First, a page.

No fog – hydrogen peroxide or hot water will help prevent fogging

 

You look and it is hard to see. That reminds us the final thing you need – practice!

 

TAKE HOME POINTS

-Indirect laryngoscopy is a complex hand-eye skill that you can learn

-Get the right supplies and start doing this now. It may really help you one day.

FINGER TEST FOR NECROTIZING FASCIITIS

A patient presents with a deep muscle abscess. Is this necrotizing fasciitis? All too often I see the deliberation focus on things like the laboratory score or the imaging. The role of those things are being debated but what is beyond debate is to have the bedside skills for recognizing necrotizing infections.

 

Childers in 2001 and 2002 described the finger test as a diagnostic intervention at the bedside. It does not get enough attention. The instructions are to make a 2 cm incision down to fascia. “…if the tissues dissect with minimal resistance, the finger test is positive”

 

Other signs:

-lack of bleeding

-grey necrotic tissue

-dishwater purulence

 

There is no reason ED physicians should not know this and perform it. We are already making incisions to check for abscess. Know the 4 surgical signs of necrotizing fasciitis.

 

TAKE HOME POINTS

The 4 surgical signs of necrotizing fasciitis are:

-lack of resistant to finger spread

-lack of bleeding

-grey necrotic tissue

-dishwater purulence

 

Childers BJ Necrotizing fasciitis: a fourteen-year retrospective study of 163 consecutive patients. Am Surg. 2002;68:109-16.

 

Andreasen TJ, Green SD, Childers BJ. Massive infectious soft-tissue injury: diagnosis and management of necrotizing fasciitis and purpura fulminans. Plast Reconstr Surg. 2001;107:1025-35.

BLADDER STIMULATION TECHNIQUES FOR NEWBORN CLEAN CATCH URINE COLLECTION

An infant presents with fever. The parents do not want a catheter placed in his penis. You want to check for urine infection. The resident suggests placing a bag. Are there any other options?

 

In 2013 Herreros-Fernendez described a technique of coaxing the child to urinate. She would tap the bladder at a rate of 100 taps per minute, and massage the low back. 86% of the time the child would urinate, with a median of 45 seconds. The population was strictly those less than 30 days of age, so it may not apply to older babies. The idea was inspired by bladder stimulation techniques used in adults with neurological diseases. There may be some element of a frontal lobe “release” reflex involved in the phenomenon.

 

The original study stacked the odds in their favor by feeding the babies, but follow-up studies all showed a greater than 50% success rate within 5 minutes. Thus, this technique is well worth trying in a low risk population.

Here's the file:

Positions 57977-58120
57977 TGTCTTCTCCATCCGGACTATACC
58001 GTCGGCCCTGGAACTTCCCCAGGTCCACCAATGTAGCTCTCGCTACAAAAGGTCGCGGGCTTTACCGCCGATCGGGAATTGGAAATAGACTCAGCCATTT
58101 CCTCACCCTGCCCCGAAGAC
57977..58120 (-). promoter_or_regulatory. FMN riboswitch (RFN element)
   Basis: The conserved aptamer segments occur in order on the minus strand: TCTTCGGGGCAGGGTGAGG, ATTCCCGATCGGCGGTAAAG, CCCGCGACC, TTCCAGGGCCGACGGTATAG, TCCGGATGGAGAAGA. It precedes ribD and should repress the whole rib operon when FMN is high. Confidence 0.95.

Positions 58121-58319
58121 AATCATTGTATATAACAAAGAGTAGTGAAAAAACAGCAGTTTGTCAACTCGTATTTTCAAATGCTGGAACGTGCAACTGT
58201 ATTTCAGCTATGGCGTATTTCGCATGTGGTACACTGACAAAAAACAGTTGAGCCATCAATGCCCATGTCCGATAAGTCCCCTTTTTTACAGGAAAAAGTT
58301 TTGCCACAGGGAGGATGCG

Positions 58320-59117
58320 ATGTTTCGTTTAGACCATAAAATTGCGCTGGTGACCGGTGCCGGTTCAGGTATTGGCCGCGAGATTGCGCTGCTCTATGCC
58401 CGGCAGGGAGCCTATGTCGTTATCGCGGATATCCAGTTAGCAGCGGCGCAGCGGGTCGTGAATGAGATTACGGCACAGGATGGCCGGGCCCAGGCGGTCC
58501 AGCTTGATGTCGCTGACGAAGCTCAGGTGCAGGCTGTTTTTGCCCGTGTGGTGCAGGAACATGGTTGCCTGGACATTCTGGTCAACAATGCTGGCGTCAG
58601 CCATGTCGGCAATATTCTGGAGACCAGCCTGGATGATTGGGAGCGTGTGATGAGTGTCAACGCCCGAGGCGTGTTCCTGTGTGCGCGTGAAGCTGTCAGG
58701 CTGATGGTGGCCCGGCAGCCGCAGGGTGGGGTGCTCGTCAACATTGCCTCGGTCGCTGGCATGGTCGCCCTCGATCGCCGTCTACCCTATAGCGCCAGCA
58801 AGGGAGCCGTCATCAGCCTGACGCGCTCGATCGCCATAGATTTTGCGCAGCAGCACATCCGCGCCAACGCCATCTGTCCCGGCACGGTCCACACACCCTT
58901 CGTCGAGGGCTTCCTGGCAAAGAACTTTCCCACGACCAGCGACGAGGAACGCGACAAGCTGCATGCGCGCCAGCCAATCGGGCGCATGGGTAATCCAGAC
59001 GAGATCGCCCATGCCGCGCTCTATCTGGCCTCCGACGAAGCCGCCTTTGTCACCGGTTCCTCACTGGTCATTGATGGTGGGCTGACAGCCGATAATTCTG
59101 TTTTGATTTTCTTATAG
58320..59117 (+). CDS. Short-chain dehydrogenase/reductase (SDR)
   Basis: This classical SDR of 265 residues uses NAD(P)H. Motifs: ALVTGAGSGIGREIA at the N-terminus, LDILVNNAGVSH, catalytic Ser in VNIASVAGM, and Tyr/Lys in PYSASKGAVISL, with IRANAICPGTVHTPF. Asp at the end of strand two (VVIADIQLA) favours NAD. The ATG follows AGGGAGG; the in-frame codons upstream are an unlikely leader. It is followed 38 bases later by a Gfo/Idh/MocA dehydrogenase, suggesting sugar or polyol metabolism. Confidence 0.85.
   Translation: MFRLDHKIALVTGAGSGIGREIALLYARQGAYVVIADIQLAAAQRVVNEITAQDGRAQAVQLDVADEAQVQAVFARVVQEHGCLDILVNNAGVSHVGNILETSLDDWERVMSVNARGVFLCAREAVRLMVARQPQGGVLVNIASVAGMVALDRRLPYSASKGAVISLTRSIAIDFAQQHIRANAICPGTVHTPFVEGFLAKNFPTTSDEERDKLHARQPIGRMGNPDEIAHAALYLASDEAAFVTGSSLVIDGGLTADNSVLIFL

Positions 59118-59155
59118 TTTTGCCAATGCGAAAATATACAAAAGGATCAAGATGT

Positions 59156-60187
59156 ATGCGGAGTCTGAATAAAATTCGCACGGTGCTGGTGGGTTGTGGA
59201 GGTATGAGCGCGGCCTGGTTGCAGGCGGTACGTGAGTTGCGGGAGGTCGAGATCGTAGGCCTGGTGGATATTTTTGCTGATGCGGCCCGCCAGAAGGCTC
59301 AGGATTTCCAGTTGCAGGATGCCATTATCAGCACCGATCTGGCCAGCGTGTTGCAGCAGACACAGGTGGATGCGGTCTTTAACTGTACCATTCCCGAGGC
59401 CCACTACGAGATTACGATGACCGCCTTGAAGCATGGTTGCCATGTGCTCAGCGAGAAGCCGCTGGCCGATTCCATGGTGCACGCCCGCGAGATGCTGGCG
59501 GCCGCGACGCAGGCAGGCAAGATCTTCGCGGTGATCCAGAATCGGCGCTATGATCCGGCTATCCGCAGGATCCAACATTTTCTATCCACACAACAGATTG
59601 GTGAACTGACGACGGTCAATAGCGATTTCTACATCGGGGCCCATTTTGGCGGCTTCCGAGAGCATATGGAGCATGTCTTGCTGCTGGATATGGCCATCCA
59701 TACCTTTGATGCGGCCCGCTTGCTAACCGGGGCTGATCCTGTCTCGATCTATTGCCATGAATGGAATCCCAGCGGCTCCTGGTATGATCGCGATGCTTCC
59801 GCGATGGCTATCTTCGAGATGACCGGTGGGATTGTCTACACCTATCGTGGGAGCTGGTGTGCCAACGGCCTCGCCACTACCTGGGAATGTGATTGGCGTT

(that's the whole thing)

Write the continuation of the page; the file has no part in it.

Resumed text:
Of note, the bladder tapping was 100 taps per minute. It is supposed to be gentle but the parents may quickly throw in the towel and ask for the catheter.

 

Take Home Points

-For the infant with a low suspicion of urinary tract infection, consider massage and bladder tapping to elicit a urination reflex

 

Herreros Fernández ML et al. A new technique for fast and safe collection of urine in newborns. Arch Dis Child. 2013;98:27-9.

LUNG AUSCULTATION: HEARING CRACKLES

You are seeing a patient with suspected pneumonia. Your attending hears crackles but you do not hear them. Later the radiograph shows pneumonia right where the attending heard crackles. What can you do to improve your pulmonary examination?

 

Sit up and take a deep breath might be bad advice?

 

Increase signal

Sensitivity for auscultation of crackles is increased in the supine position. Should you always listen supine? No. That is hard to do because anterior is less helpful and posterior requires you to squeeze the stethoscope behind their supine back. But be aware it is an option if you need to increase the sensitivity for the physical examination.

 

You can make crackles more easily discerned by varying your exam. If it sounded too quiet have them take a deeper breath.

 

Decrease noise

Should they always take a deep breath? No. That can increase other noise if they make upper respiratory noises. Have the patient take a “full and quiet” breath. That might be best for minimizing noise and maximizing signal.

 

Take Home Points:

-“Sit up and take a deep breath” is not the only way to do a lung examination

-Increase signal by auscultating the supine back

-Decrease noise by asking the patient to breathe deeply, but quietly